First, the simplest situation is if so little money is at issue that it’s not worth the bother. It takes some effort for a trustee to force a preferential payee to pay back the money. There is also a certain amount of paperwork and effort to divvy up the money among your creditors.  If the payment you made is no more than several hundred dollars most likely your trustee will shrug it off. (This is similar to trustees generally not chasing an unprotected (“nonexempt”) asset: if it’s only worth a few hundred dollars it’s usually not worth collecting and distributing.) Talk with your bankruptcy lawyer about what that unstated threshold dollar amount would  be in your area.

Caution: IF the trustee is already collecting assets in any form in your case, this threshold amount consideration likely goes out the window. If the trustee already has to liquidate anything and distribute money to creditors, he or she will usually be inclined to add to that amount by chasing down your preferential payee.

Second, there are many circumstances where forcing a preferential payee to repay the money would be difficult for the trustee. Your payee may have very little in assets or income reachable by the trustee, so it would likely take a very long time to collect it. Or the payee may have a valid defense. Especially if the amount at issue is relatively small (although above the above threshold), the trustee may decide such preferential payments are not worth chasing.

Third, there are other circumstances where the trustee simply could not collect from your payee at all. Your payee may have disappeared and can’t be located. Or your payee may be legally “judgment-proof”—have no assets or income reachable by the trustee. Helping the trustee learn the true facts along these lines could induce him or her make a sensible decision to abandon the preferential payment.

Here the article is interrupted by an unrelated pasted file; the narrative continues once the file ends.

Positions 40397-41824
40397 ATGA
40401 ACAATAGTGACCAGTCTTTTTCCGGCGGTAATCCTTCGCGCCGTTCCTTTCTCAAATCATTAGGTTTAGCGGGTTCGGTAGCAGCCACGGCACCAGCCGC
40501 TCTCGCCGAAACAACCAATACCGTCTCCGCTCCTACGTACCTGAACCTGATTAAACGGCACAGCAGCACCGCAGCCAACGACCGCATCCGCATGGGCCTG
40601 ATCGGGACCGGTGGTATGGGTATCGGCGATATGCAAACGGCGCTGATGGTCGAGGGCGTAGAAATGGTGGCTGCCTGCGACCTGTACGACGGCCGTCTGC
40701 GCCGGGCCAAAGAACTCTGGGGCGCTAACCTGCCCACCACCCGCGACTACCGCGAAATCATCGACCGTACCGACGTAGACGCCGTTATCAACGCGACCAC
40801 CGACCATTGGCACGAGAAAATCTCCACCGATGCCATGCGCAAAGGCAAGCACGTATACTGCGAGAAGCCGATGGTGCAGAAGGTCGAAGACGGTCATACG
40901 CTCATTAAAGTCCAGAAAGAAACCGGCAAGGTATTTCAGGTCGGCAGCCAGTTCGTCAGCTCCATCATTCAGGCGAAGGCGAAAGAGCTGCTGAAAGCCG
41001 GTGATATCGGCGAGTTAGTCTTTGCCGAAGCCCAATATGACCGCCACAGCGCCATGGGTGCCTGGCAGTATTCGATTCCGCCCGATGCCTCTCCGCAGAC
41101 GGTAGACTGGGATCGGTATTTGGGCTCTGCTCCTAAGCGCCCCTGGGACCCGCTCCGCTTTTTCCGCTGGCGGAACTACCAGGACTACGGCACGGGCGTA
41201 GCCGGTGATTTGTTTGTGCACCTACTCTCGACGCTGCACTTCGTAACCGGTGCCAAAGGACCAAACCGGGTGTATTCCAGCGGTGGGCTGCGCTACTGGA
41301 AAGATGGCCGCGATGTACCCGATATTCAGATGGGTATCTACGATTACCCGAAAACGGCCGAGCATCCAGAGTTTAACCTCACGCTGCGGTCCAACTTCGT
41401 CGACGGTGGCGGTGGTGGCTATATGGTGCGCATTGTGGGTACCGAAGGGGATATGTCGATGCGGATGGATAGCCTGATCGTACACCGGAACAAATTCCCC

The Surprising Benefits: A “Preference” Payment to a Relative or Friend

A preferential payment to a favored creditor—a relative or friend—can be a problem, but one which usually has a workable solution. 

 

Our last two blog posts have been about one of the more confusing parts of bankruptcy: the law of preferences. This law says that if a creditor takes or receives money from you within the 90 days before you file your bankruptcy case, the creditor may need to pay it back. A creditor would not pay that money to you but rather to your Chapter 7 bankruptcy trustee. The trustee would then pay out that money to creditors based on a priorities schedule in bankruptcy law.

Our last blog post was about how that priority schedule could result in most of that money going to a creditor you need and want to be paid. One example we used was a recent income tax debt. That can’t be discharged (written off) in bankruptcy. So preference law could result in the trustee getting some money back from a creditor you don’t care about to pay the tax debt so you don’t have to.

Preference Payments You DON’T Want Undone

But preference payments don’t just involve creditors you don’t care about. You may well not lose sleep over a trustee forcing a credit card company to return $1,000 it garnished from you on the eve of your bankruptcy filing. But what if you’d paid $1,000 on a personal loan to your brother or grandmother 6 months before filing bankruptcy? You’d promised to pay him or her back as soon as you got your tax refund, for example. So you did pay the $1,000. He or she really needed the money, and you felt huge emotional and ethical pressure to pay it. It was the right thing to do.